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Eulogy for Packy East
by Sartre
1 August 2003The Thinker

Bob Hope was not just a peerless comedian, a radio celebrity, a movie star or a TV icon.

In an age when an amateur pugilist became a universal hero, few could deny he was a champion of the world. Using a title less recognized than his given Leslie Townes name, Packy East didn’t make a big splash. The hits he took didn’t come from a Tyson, his skills didn’t float like a butterfly, or sting like a bee. No, they taught him that his true talent would come from a different calling. The Pack man would travel to every corner of the world as an ambassador of Hope. Few would forget the joy and laughter that he brought to their town. Most would remember that they felt good and were touched with a little magic from home.

Bob Hope was not just a peerless comedian, a radio celebrity, a movie star or a TV icon. He was a certified human being. Living a life that transformed a mere man into an institution is rare. Today the odds are remote it could happen again or that another could rival his achievements. But that is not the real measure of the person.

Being the entertainer brought him fame and fortune, but his genuineness earned him respect. His legacy will be calculated differently by the media; however, for the common man, he was a prominent person who retained an ordinary man quality. Endearing himself came natural. The gift he presented us was himself. A man we could sincerely like.

That is the basis of his special status. A public figure that was real, and deserving of admiration. The road to esteem and honor seeks to revere that which is worthy in the character of the individual. Bob Hope epitomized what his audience wanted for America, something to believe in and an individual who represented the dream.

The politics of Hope may not appeal to everyone, since many reside on a street of victims. But for those who retain self dignity and trust in basic principles that built a great nation, Bob was their man. Challenging authority with a sling of jest was his ultimate trademark. Even when rubbing elbows with public officials or playing golf with Presidents, the zing of irony was always present. Laughing with Presidents might well spin into exposing their vaudeville act for all the people to see and heed. A monologue from Bob could be more biting and effective than an entire year of Meet the Press.

Ribs of the commander-in-chief would cut across all party lines. Some examples that could do more than just poke fun at the obvious:

Dwight Eisenhower. "I played golf with him yesterday. It's hard to beat a guy who rattles his medals while you're putting. Ike uses a short Democrat for a tee."

John F. Kennedy. "Have you heard about President Kennedy's new youth Peace Corps to help foreign countries? It's sort of Exodus with fraternity pins."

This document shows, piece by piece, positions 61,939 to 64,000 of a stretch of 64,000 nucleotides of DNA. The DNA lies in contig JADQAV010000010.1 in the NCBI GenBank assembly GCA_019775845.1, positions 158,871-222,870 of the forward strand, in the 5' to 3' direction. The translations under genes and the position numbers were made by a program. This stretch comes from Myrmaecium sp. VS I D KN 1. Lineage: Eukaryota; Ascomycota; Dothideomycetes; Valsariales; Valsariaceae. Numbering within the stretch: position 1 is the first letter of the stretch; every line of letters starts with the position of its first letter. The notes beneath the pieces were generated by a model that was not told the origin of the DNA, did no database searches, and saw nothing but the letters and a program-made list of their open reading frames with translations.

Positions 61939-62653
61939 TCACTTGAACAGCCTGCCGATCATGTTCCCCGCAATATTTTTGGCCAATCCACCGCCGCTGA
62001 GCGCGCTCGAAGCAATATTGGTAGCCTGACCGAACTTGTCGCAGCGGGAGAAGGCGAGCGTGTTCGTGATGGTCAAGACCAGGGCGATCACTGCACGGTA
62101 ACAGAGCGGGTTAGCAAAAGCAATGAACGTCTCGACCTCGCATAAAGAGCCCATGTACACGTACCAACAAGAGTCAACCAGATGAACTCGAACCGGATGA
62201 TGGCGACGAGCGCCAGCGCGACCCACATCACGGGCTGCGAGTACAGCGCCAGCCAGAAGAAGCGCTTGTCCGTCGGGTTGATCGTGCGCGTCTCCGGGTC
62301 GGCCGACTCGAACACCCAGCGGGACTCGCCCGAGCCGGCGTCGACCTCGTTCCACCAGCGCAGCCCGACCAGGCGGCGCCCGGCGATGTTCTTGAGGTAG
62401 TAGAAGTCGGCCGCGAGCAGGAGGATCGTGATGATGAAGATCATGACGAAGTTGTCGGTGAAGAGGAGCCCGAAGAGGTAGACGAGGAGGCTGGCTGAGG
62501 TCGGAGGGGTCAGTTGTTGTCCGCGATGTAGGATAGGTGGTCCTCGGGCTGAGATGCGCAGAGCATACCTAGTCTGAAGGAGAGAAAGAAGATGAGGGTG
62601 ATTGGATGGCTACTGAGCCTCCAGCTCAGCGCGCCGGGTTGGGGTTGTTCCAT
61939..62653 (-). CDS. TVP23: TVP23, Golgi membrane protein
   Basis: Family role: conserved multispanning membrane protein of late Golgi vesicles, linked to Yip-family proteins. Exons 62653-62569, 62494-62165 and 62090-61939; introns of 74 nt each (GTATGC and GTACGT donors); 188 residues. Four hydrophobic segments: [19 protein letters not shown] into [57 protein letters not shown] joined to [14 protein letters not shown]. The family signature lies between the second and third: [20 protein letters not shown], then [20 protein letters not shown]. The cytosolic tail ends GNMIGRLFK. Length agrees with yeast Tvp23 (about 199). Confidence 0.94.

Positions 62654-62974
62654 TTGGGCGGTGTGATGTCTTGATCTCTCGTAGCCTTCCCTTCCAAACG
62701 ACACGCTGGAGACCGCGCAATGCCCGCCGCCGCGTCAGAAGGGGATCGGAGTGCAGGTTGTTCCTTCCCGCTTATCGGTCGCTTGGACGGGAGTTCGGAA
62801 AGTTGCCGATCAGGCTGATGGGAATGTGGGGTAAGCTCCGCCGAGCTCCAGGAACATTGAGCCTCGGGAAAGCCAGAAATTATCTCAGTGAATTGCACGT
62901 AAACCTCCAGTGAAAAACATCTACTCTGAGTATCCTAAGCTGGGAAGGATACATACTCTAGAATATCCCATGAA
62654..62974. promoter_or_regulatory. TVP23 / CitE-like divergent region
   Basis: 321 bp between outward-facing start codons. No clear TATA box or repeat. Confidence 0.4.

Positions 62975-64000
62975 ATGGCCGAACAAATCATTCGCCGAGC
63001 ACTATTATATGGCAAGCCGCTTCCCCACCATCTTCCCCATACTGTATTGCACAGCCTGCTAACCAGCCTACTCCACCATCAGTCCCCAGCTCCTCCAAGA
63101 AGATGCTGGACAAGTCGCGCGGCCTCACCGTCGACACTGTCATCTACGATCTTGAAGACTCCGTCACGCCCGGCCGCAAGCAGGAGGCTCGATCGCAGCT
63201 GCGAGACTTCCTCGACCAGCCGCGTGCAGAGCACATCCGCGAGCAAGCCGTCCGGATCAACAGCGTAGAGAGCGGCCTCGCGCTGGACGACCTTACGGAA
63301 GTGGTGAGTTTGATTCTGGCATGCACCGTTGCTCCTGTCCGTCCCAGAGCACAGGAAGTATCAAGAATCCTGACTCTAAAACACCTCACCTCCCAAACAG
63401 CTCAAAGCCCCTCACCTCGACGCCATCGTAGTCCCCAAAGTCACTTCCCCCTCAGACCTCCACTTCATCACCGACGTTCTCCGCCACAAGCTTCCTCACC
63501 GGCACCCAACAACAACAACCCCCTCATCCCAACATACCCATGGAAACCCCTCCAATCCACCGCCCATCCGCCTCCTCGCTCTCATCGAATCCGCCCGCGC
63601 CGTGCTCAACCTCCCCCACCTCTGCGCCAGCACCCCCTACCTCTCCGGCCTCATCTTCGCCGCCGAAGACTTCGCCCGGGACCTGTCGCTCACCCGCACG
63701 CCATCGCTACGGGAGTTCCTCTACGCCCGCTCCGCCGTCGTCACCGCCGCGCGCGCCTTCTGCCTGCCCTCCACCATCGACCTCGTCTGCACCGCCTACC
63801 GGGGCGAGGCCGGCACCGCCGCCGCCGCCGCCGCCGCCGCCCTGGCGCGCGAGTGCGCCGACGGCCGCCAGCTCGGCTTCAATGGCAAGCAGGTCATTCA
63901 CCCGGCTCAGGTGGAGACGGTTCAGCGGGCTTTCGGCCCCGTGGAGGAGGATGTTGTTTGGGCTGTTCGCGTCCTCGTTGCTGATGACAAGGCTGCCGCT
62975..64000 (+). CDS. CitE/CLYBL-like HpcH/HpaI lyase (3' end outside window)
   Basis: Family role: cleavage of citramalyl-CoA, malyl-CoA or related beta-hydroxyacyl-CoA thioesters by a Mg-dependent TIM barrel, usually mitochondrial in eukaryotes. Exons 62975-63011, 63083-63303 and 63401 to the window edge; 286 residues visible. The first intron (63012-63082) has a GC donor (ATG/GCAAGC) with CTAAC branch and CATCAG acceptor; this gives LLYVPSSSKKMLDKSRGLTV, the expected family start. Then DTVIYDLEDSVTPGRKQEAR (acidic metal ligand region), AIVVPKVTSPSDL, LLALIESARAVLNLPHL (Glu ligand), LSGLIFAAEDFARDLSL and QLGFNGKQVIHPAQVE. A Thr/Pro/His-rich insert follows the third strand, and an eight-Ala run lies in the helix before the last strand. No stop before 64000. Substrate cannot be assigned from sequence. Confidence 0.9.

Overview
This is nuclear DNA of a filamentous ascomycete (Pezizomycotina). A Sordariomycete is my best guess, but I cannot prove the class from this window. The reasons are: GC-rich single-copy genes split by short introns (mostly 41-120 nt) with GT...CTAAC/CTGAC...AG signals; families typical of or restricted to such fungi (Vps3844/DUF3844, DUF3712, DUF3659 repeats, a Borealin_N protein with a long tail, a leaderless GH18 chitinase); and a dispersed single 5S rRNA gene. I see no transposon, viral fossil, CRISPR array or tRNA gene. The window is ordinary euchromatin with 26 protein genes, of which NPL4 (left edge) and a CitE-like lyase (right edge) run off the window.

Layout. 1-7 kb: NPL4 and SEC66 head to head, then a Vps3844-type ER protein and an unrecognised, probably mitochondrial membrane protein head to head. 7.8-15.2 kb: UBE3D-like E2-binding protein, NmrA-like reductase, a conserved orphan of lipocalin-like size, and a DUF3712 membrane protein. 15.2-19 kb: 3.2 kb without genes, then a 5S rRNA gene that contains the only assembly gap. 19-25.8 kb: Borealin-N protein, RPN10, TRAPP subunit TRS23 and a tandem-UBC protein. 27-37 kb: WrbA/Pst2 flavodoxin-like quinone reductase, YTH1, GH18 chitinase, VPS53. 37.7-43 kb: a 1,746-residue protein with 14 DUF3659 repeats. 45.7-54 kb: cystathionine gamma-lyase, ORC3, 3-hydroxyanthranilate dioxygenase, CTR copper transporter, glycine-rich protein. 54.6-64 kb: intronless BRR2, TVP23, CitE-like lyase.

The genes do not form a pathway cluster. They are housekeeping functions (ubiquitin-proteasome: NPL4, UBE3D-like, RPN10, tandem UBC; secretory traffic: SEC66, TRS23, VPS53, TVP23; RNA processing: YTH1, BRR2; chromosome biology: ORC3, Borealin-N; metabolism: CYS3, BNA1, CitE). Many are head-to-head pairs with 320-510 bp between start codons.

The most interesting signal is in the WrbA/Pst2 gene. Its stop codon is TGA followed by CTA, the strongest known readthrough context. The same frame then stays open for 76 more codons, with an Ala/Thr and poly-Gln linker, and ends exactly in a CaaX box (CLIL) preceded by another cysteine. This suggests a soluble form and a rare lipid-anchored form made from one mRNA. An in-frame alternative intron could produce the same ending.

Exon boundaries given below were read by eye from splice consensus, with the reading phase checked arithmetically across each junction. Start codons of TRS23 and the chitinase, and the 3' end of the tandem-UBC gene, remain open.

Lyndon Johnson. "How about President Johnson meeting with Vietnam's Gen. Ki in Hawaii? They've made a decision about Vietnam that should please everybody — they're going to close it down."

Richard Nixon. "It appears that the president taped all his conversations in the Oval Office. I just hope that 18 minutes of missing tape included some of the bad jokes I told him."

Gerald Ford. "It's not hard to find Jerry Ford on a golf course — you just follow the wounded."

Ronald Reagan. "Nancy had some trouble with him in rehearsing their first dance for the (Inaugural Ball). It's not easy to follow a partner who keeps circling to the right."

George Bush. "The Los Angeles Times gave George Bush a C on his 100 days in office. No one knows what Dan Quayle got. He claims he lost his report card on his way home from the White House."

While Bob will be venerated as the USO representative who did most for morale, his version of Patriotism always appeared pure. What emerged from every performance was an optimism that America was still GOOD. Even when foreign policy was suspect, Bob could get you to believe in the basic decency of Americans.

Thanks for the memory is more than a musical signature song. It is an anthem for a life worthy of living. His journey on a “Road to Utopia” more closely resembles the promise of what America could be and why she deserves to be saved. Bob Hope’s passing is a time to celebrate the “Yank of the Century.” The treasure that he left is the hope that we may all wake up to restore the real America. The one that transformed Packy East from a fighter into a defender of an entire nation. Bob Hope will be missed, so pay homage to his memory - revive the traditional America of his youth. It is that country that Bob loved and the same one that each of us should honor.
Sartre is the pen name of James Hall, a reformed political operative. His website is
Breaking All the Rules.

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